And then it comes to the hunter's attention that there is something weird going on, which in Dornie is not all that unusual. He totally ignores the bird in favor of giving the man in the street a very squinty eyeballing, the smartness-indicating hand dropping down to fall onto Jorn's shoulder. "Lookit."

[Help] Banshee has connected.

And suddenly, Beisdean moves, falling to his knees like the proverbial ton of bricks. The flask goes clattering against cobblestone, spilling whatever remained; the newly emptied hand joins the other grasping at his throat, and he gasps for breath, as if he'd been choking.

The raven swoops down to land in front of him; glossy black feathers become sable and gold fur and a marten scampers up the man's legs to his back, curling around his shoulders with a protective "Tch!"

"S'all right, Dubh," Beisdean says quietly — his voice is clear enough despite the choking gestures.

"Everyone would know." Jorn says, aside, with a lingering chuckle. Todd tells him to look, and the Nord looks away from the man he was already squinting at, to give the other man a leveled frown. He may be taller and older, but Todd outdoes him in the Captain Obvious department. Jorn jerks his head back when the man falls downward, recognixing him only when he shifts judt so, and is joined by the familiar little mammal. Blackburn will be able to see the dawning expression best.

"Beisdean-" The bootfalls behind him are quicker than one could expect, insofar as Jorn has been drinking. "-are you alright?" Darklight is in the way of grabbing a shoulder, so Jorn instead grabs at the medium's upper arm to steady him.

Todd is allowed to be Captain Obvious in cases like this, where he is really certain that the situation deserves the full attention of everyone in the immediate area. In this case, 'everyone' is 'Jorn,' but first things first: "No one would know," he sees fit to repeat. The hunter frowns as his companion steps away and starts along after him, though his footsteps are more of a ponderous half-shuffle at this point. "Damn waste of liquor. Man should be put in stocks… Come 'way from him, Jorn."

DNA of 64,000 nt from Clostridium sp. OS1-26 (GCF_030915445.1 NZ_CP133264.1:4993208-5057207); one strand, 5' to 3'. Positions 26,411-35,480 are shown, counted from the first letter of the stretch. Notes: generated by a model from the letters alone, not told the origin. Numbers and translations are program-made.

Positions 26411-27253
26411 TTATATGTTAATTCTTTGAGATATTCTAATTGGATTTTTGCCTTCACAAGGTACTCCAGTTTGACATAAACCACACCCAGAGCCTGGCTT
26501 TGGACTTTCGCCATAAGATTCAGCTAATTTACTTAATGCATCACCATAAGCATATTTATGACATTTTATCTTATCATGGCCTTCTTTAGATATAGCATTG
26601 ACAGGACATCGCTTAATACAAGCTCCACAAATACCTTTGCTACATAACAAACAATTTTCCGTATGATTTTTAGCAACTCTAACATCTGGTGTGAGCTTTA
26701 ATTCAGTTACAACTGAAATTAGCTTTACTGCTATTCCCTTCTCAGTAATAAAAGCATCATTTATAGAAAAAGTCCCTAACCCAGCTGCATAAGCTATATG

Beisdean coughs once, as if he might be sick, but nods once. "There was a murder here," he says quietly, eyes glazing as if he's remembering what he just saw. "A woman… strangled. I saw it. Felt it. I don't think it was recent." This last is added hurriedly in case the two men go racing off to find a killer and leave him here kneeling on the damp ground. "I didn't recognize him. His clothing was strange."

The younger man tries to rise but wavers, and in that moment, something changes in Beisdean's expression. He grabs Jorn's wrist, with more strength it seems than Beisdean has in him at that moment.

"Don't listen to him — my murderer! You can find him, you can kill him for me," the man hisses, but there's something off in it — the accent is thicker, more Scottish than Beisdean's, so muddied by his travels, and there's something more feminine in the tone, though it's not pitched higher than Beisdean's low voice.

"This man is a friend, Todd." Jorn looks up to murmur this to the approaching man, mouth downturned and hand still around Beisdean's bicep. He turns his head to listen, hesitant to let go, in case the younger man crashes facefirst into the stone. "Take a breath, now, you'll be-" A bearish noise of confusion comes abruptly, when there is a shift in manner and tone, and the hand latches onto his wrist. It takes a moment longer for Jorn to realize what is going on, precisely. He takes the reins as well as he can, while not so sober.

"You're dead! Leave this boy alone!" Jorn nearly barks this right in the poor kid's ear. "You menace him —"

A sobering sight, to be sure. Todd watches as the young man has his little fit and is quickly tended to by the other ranger, standing a good three yards away from the pair. He doesn't jump or startle at the disturbing sights and sounds, but instead his features darken and his brows furrow. "Bloody hell. Jorn, I've had too much ale to deal with this tonight. Call on me in the morning if he's still babblin' nonsense and we'll throw him in the bog too." And, with that, the hunter starts tromping away, his shoulders hunched and his back stubbornly turned.